Bathroom access on skid row is worse than in a Syrian refugee camp, report says

One of four self-cleaning public toilets on skid row, shown in a 2013 file photo.
(Francine Orr / Los Angeles Times)

Homeless people on skid row have less access to bathrooms than Syrian refugees living in a United Nations camp overseas, according to a report released Thursday by a group of homeless service providers, advocates and residents.

The report found only nine public toilets open at night for 1,800 homeless people sleeping on skid row sidewalks and alleys. The conditions violate sanitation standards that the United Nations High Commissioner for Refugees sets for long-term camps, including a Jordan installation for Syrian refugees, the report said.

During the day, more bathrooms are open, but the facilities still fall short of U.N. minimum standards by 64 toilets, the study found.


The bathroom crunch has persisted despite 2012 findings by the Los Angeles County Department of Public Health that human waste, extreme overcrowding and exposed living conditions in the 50-block skid row district posed an increased risk of meningitis, staph, lice and fungal infections, along with hepatitis A.

The health department recommended that the city add toilets and access to soap, water and hand sinks, but skid row is still waiting, the report said.

“The lack of basic amenities like public toilets has gone on for so long that in skid row, the absurd has become the normal,” the report said.

“This is a public health crisis,” said Homeless Health Care Los Angeles Administrator Stephany Campos, who participated in the audit.

A spokesman for Mayor Eric Garcetti said he had earmarked $1.3 million in his 2017-18 budget for mobile showers and bathrooms, and the Department of Recreation and Parks is building two permanent restrooms in San Julian and Gladys parks on skid row.

“Everyone should be able to bathe or use the restroom safely and with dignity, and anyone who walks the streets of skid row knows that we need infrastructure that meets the needs of our unsheltered population,” Garcetti press secretary Alex Comisar said in an email.


The report, titled “No Place to Go,” calls for the city to provide 107 additional toilets by the end of the year. It was based on an audit in January and February conducted by the Los Angeles Central Providers Collaborative, the city-county C3 homeless outreach team, Los Angeles Mission, Midnight Mission, Downtown Women’s Center, the Inner City Law Center and skid row residents and organizations.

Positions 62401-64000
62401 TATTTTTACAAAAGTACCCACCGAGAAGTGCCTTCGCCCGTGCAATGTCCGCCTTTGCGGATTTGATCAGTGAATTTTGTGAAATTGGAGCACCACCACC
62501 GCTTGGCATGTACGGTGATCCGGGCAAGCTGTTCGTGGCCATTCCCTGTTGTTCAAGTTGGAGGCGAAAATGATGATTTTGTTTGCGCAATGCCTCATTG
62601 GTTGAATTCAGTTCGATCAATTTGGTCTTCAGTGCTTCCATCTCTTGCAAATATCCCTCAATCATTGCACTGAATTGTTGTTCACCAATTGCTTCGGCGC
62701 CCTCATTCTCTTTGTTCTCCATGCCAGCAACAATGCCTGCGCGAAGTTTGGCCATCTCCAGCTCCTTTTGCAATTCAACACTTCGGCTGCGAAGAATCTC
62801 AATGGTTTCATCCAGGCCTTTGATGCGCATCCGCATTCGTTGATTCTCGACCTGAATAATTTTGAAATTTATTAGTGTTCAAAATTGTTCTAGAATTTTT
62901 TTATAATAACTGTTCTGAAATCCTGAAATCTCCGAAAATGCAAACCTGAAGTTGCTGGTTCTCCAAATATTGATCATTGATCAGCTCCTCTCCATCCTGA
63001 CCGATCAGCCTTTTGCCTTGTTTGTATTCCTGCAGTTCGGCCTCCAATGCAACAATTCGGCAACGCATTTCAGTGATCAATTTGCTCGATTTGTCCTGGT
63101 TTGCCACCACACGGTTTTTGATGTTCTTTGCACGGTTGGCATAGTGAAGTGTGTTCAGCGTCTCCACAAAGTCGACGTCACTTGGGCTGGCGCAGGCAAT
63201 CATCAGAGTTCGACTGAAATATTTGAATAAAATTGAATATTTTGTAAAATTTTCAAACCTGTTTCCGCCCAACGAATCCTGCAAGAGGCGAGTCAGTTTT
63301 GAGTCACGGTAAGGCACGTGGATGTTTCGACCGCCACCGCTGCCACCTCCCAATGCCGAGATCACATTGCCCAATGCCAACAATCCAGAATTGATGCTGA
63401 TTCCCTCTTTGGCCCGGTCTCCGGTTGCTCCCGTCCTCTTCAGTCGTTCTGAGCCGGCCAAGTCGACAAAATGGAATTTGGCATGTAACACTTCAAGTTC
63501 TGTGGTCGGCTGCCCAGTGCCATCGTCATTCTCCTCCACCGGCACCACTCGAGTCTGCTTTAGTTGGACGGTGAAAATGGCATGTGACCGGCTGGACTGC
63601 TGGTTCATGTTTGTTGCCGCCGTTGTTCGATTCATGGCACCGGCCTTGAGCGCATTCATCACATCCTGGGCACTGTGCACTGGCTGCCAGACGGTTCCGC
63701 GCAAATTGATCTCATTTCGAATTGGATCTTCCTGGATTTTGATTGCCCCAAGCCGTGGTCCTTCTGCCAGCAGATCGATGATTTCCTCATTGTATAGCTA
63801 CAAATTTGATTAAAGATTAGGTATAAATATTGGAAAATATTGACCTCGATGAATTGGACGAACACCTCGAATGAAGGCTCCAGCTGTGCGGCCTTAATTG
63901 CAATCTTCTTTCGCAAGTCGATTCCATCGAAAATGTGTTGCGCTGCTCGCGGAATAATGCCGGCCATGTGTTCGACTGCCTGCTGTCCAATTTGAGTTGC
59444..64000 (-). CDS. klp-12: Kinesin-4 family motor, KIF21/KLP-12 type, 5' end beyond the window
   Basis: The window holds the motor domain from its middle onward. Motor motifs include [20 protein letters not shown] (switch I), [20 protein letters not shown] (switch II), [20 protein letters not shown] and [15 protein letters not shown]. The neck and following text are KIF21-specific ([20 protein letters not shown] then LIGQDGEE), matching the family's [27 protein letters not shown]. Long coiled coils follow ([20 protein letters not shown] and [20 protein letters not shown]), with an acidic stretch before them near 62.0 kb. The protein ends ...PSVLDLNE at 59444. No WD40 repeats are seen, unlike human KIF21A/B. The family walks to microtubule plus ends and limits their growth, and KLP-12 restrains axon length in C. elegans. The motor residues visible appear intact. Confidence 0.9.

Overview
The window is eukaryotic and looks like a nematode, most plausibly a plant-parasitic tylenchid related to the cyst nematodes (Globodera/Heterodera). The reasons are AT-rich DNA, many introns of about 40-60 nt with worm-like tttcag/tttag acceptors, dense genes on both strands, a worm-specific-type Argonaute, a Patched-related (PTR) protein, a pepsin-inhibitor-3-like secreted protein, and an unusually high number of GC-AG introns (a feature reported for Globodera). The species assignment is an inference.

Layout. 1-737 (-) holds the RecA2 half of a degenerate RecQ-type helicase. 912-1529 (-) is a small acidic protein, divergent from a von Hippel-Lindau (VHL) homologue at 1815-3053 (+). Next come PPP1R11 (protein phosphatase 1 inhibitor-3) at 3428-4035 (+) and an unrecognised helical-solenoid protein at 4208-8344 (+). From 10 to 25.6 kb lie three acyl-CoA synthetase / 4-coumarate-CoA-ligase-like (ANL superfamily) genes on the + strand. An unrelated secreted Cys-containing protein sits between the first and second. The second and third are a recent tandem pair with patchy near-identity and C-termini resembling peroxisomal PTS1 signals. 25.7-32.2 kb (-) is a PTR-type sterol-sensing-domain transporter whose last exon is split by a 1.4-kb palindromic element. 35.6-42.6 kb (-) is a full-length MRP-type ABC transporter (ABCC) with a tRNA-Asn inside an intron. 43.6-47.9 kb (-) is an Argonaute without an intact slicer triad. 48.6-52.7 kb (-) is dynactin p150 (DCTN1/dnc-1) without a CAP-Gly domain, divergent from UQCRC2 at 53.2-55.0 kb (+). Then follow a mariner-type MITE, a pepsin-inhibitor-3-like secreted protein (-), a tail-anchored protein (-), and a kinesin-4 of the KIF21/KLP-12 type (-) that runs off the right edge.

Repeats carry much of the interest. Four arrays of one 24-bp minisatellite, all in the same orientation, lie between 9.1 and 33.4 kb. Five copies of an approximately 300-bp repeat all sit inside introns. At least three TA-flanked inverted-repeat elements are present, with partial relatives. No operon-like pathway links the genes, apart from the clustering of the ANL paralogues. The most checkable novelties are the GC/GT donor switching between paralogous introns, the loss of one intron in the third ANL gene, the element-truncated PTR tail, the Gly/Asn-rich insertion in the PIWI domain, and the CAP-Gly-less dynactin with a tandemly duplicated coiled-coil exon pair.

The audit found that 38% of the available bathrooms were broken during operating hours, and most lacked soap, paper towels and menstrual products. Homeless people have to ask guards to use mission facilities, and staff are stingy with toilet paper, the report said.

The bathrooms are also hard to get into, inaccessible to disabled people and provide no privacy, the auditors said.

“Users have to step over people sleeping in a crowded courtyard to get to the toilets and once inside, users discover that the stalls have no doors,” the report said.

Photographer Alexander Laurent, a former skid row apartment resident, said the sanitation problems affect not just homeless people but those who live in the 50-block downtown district’s buildings.

“The overwhelming environment, the smell, the unsanitary conditions definitely take a toll on you just as an observer,” said Laurent, who helped with the audit. “How are these conditions acceptable?”

The report called on the city to hire and train bathroom attendants selected from the skid row community to provide round-the-clock security and referrals to food, shelter, showers, clothes washers and healthcare. The attendants could be equipped with cellphones to report safety concerns or alert maintenance crews when repairs or supplies are needed, the report said.

“This collaboration must dedicate additional public resources to provide sufficient ... toilets that are functional and architecturally pleasing,” the report said. “The community will be better able to thrive when its members feel safe and comfortable and the community is cleaner, safer, more environmentally friendly and attractive.”

Twitter: @geholland


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